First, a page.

Certifications for Employment
When I ask students why they want to go to college, the number one response I hear, hands down, is “to get a good job” or “to qualify for a career.” We fear getting stuck in the dead end workforce right out of high school. We often seek higher education for reasons of employ-ability; specifically, a better crack at a good paying white collar sort of job. That’s the way to go, right?
Not necessarily so. Put yourself in an employer’s shoes for a minute. Any time employers or customers look for employees they come face to face with a dilemma as they sort through the resumes of new graduates. If applicant A graduated with a relevant degree and good grades from Western U and applicant B has an equivalent level of success to show from her time at Eastern U, what does that mean in terms of their ability to contribute? The employer, bottom line, wants to know what skills and knowledge the prospective employee would bring to the table. The obtainment of a degree does not directly answer this question.
Thus employers increasingly put more stock in some level of applicable certification than in a prospective employee’s college experience. After all, certifications provide nationwide standardization: the holders of said certificate has surely exhibited a certain level of expertise and competency in their field.
When I see C++ and Java certifications on my prospective computer technician’s bio, that tells me a lot more than the fact that she may have taken computer courses at the local college. If I need an accountant, I will seek out a CPA without regard for their educational background. The same often goes for counselors, bookkeepers, attorneys, editors, teachers, nurses, coaches, trainers, network engineers and a whole slew of professional vocations.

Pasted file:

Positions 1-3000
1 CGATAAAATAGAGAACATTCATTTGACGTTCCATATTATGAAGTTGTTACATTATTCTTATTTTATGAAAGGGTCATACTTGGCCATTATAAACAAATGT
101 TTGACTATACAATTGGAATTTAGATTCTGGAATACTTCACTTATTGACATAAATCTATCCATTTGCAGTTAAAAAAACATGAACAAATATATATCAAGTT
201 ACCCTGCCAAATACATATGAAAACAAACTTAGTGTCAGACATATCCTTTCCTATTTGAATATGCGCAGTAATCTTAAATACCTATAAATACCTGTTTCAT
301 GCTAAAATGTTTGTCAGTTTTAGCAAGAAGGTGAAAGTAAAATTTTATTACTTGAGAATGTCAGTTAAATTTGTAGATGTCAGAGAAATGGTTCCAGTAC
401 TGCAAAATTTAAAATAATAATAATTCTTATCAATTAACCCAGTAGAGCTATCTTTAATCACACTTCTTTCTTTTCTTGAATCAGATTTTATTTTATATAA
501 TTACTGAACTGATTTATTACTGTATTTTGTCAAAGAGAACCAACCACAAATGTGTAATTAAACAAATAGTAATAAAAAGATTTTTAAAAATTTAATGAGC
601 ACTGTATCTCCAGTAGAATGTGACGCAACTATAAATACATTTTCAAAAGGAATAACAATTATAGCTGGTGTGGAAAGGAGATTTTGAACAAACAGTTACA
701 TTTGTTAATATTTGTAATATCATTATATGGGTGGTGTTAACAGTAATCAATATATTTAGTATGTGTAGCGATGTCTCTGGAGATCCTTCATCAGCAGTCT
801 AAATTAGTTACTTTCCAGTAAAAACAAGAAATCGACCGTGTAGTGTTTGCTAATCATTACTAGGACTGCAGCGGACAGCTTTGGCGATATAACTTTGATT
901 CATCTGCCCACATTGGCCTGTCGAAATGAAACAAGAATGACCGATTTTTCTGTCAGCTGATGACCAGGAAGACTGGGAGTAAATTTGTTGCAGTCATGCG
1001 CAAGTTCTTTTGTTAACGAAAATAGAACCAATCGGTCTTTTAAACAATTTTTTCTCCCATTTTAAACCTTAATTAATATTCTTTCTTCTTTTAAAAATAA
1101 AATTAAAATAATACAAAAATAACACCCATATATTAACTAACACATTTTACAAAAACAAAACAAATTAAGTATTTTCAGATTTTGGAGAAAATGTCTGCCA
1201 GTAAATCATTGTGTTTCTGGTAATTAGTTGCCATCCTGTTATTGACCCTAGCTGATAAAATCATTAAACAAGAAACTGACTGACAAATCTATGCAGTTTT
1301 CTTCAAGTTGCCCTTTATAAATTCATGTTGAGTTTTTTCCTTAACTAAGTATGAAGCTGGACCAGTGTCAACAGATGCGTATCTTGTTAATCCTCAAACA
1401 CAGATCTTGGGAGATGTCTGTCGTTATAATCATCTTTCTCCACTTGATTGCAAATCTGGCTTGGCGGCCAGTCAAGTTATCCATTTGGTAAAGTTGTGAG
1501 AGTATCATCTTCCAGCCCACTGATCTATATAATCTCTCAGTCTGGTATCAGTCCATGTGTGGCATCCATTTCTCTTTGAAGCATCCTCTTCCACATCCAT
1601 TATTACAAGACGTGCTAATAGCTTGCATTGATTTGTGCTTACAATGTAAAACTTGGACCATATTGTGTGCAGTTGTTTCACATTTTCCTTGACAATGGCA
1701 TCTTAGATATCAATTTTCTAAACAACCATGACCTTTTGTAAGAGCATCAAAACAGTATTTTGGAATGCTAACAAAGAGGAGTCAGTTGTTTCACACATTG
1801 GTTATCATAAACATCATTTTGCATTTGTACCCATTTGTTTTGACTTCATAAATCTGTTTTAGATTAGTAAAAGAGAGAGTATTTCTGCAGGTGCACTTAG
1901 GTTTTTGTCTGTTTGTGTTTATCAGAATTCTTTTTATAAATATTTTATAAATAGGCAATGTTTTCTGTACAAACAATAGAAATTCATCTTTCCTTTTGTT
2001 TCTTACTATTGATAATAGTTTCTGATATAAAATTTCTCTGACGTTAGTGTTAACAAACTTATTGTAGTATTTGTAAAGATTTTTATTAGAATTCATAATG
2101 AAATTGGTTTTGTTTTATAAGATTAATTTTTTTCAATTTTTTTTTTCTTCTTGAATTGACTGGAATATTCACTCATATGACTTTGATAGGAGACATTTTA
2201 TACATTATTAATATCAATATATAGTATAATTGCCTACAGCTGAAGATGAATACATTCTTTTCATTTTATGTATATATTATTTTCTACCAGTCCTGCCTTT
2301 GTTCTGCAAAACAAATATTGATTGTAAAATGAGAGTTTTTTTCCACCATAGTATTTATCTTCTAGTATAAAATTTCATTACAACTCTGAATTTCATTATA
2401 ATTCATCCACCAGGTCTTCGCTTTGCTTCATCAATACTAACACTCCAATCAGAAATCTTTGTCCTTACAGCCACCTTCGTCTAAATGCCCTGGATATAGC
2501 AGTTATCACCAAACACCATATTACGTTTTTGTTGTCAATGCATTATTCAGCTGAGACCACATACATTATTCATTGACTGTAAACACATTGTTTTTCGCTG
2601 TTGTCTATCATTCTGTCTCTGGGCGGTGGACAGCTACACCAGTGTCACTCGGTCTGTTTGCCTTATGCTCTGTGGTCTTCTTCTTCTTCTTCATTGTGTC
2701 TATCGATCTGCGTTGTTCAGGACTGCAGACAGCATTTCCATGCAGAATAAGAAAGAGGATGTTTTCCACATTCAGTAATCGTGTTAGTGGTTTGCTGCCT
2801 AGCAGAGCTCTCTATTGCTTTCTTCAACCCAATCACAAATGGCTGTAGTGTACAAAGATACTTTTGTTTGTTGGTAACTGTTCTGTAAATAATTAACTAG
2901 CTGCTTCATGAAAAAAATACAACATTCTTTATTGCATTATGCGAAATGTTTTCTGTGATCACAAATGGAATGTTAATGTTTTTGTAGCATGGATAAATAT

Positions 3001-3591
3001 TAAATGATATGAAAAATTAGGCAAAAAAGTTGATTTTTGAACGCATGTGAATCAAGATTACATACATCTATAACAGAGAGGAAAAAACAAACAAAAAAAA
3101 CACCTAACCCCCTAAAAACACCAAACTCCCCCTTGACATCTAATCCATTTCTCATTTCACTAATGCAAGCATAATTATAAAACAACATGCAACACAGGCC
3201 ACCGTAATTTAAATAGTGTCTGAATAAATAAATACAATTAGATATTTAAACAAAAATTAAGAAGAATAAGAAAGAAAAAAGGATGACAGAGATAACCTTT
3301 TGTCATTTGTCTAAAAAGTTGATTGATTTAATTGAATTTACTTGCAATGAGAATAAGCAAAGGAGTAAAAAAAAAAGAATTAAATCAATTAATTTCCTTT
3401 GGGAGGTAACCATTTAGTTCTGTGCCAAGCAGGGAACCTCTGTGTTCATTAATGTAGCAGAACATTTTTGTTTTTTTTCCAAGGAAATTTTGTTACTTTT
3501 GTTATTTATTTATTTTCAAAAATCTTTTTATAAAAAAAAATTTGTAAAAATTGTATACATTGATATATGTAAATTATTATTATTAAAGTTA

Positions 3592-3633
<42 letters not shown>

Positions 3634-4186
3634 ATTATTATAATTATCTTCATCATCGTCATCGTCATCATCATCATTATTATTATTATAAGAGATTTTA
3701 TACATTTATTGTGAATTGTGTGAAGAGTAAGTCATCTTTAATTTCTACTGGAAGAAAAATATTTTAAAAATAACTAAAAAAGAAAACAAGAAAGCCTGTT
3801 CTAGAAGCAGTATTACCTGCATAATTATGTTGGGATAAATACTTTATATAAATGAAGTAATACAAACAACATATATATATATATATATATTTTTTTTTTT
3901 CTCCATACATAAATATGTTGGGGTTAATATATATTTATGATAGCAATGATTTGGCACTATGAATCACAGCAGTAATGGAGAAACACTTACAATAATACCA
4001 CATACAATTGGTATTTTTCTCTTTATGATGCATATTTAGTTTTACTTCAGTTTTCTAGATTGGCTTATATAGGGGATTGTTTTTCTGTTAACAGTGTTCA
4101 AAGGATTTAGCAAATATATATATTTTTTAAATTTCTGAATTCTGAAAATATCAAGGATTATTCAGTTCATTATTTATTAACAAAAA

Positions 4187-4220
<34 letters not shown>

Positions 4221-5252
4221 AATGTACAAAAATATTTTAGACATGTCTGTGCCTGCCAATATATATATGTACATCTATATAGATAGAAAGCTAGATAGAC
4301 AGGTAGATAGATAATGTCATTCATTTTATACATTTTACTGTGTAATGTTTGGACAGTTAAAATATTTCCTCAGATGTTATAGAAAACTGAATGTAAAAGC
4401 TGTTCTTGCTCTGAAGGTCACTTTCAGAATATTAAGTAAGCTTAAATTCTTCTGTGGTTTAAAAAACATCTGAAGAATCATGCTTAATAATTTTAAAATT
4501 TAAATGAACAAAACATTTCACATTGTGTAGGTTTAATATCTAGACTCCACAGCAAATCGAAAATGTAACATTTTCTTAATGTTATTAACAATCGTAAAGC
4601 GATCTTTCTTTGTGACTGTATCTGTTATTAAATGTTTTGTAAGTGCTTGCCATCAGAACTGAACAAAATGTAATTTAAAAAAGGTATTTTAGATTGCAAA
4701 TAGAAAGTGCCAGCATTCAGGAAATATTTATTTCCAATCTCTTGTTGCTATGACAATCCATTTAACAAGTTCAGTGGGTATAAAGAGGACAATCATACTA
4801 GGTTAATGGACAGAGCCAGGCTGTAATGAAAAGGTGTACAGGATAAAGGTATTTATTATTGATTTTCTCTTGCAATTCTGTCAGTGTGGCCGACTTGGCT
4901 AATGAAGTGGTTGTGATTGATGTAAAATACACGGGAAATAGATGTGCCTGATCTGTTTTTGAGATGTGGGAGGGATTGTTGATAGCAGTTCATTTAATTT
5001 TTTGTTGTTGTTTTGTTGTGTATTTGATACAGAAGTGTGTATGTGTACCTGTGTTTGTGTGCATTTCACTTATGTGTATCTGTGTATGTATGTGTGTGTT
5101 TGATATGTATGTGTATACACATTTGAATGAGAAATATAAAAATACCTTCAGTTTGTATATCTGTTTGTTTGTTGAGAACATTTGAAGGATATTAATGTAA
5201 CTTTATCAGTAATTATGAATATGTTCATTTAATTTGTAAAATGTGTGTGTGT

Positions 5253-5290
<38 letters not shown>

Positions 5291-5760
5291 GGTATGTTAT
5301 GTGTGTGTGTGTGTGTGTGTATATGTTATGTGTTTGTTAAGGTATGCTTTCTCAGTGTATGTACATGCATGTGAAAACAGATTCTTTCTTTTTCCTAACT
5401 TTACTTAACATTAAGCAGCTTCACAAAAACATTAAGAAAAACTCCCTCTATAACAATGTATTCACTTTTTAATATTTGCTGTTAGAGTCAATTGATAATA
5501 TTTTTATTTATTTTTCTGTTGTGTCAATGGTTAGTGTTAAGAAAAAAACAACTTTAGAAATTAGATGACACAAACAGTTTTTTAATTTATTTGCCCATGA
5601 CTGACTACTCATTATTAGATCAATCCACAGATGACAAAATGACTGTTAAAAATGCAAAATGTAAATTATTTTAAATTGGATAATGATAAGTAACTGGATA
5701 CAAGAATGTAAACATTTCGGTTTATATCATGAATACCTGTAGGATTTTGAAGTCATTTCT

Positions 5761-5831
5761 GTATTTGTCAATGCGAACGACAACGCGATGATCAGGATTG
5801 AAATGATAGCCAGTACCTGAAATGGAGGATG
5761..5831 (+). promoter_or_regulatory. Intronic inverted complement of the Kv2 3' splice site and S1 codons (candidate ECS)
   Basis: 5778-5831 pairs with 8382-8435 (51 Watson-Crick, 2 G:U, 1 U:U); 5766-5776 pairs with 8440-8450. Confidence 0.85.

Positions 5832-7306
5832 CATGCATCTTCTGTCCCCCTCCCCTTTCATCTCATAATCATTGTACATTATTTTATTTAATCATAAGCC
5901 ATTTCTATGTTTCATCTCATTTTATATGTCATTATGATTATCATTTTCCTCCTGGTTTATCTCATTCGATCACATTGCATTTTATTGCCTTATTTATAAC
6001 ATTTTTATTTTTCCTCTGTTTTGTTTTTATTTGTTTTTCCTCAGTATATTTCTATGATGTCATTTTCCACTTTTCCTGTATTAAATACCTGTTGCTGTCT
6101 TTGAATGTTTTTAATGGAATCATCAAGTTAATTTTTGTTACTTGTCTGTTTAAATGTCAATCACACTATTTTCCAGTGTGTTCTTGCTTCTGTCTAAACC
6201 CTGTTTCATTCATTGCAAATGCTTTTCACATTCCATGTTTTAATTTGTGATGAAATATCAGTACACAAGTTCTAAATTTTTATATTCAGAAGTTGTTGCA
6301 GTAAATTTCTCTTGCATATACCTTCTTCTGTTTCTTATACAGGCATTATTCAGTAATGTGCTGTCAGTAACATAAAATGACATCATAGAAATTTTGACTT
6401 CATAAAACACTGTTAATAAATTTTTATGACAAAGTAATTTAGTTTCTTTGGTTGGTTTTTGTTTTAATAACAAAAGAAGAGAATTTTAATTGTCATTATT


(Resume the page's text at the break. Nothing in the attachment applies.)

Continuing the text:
Such careers may require a degree to get in the door but the certification ultimately seals the deal. As such keep in mind a few things:
- In such instances most any degree from most any place will do, so it won’t pay to attend a pricey school with well-manicured lawns and name recognition.
- Furthermore, while some of these certifications require a degree as a prerequisite, they don’t usually specify one’s major. This gives the future job seeker some latitude in their curriculum while at school.
- If career-minded in your educational goals, you may want to seek certification over and above, even in lieu of, a full blown bachelor’s degree. In such cases the time, effort, and resources involved may be a “waste” in light of your ultimate objective. Allow yourself to focus your efforts and get training over education.
Lastly, a note of warning is in order any time this topic comes up: when I speak of certifications, I mean the sorts of nationally recognized, industry-accepted, standardized credentials that carry weight in the marketplace, such as those previously mentioned. Beware the “certificate” programs conferred by training schools and junior colleges. Those have varying degrees of clout/merit, so do your research before pursuing something along these lines.